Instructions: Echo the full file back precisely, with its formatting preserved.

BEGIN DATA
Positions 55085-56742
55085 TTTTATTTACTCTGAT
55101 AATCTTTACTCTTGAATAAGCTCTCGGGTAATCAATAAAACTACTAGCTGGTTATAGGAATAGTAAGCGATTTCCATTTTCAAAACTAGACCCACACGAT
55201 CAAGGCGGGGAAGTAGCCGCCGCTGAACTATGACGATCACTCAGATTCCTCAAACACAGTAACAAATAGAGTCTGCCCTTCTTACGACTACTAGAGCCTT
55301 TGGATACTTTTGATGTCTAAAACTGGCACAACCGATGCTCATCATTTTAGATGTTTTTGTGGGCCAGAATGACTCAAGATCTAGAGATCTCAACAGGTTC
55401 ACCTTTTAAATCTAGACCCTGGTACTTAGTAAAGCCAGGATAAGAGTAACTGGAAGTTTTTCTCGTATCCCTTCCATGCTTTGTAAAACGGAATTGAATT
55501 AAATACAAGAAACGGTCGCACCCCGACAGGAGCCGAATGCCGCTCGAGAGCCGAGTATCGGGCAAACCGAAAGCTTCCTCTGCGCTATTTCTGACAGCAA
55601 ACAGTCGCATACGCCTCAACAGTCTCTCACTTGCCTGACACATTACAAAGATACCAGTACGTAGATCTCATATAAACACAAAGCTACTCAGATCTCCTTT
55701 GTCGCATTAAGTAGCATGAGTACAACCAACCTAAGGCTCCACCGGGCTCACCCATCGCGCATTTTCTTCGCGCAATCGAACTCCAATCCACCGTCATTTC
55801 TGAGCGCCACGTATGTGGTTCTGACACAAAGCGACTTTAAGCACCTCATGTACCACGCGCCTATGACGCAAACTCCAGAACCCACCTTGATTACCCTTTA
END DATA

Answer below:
Positions 55085-56742
55085 TTTTATTTACTCTGAT
55101 AATCTTTACTCTTGAATAAGCTCTCGGGTAATCAATAAAACTACTAGCTGGTTATAGGAATAGTAAGCGATTTCCATTTTCAAAACTAGACCCACACGAT
55201 CAAGGCGGGGAAGTAGCCGCCGCTGAACTATGACGATCACTCAGATTCCTCAAACACAGTAACAAATAGAGTCTGCCCTTCTTACGACTACTAGAGCCTT
55301 TGGATACTTTTGATGTCTAAAACTGGCACAACCGATGCTCATCATTTTAGATGTTTTTGTGGGCCAGAATGACTCAAGATCTAGAGATCTCAACAGGTTC
55401 ACCTTTTAAATCTAGACCCTGGTACTTAGTAAAGCCAGGATAAGAGTAACTGGAAGTTTTTCTCGTATCCCTTCCATGCTTTGTAAAACGGAATTGAATT
55501 AAATACAAGAAACGGTCGCACCCCGACAGGAGCCGAATGCCGCTCGAGAGCCGAGTATCGGGCAAACCGAAAGCTTCCTCTGCGCTATTTCTGACAGCAA
55601 ACAGTCGCATACGCCTCAACAGTCTCTCACTTGCCTGACACATTACAAAGATACCAGTACGTAGATCTCATATAAACACAAAGCTACTCAGATCTCCTTT
55701 GTCGCATTAAGTAGCATGAGTACAACCAACCTAAGGCTCCACCGGGCTCACCCATCGCGCATTTTCTTCGCGCAATCGAACTCCAATCCACCGTCATTTC
55801 TGAGCGCCACGTATGTGGTTCTGACACAAAGCGACTTTAAGCACCTCATGTACCACGCGCCTATGACGCAAACTCCAGAACCCACCTTGATTACCCTTTA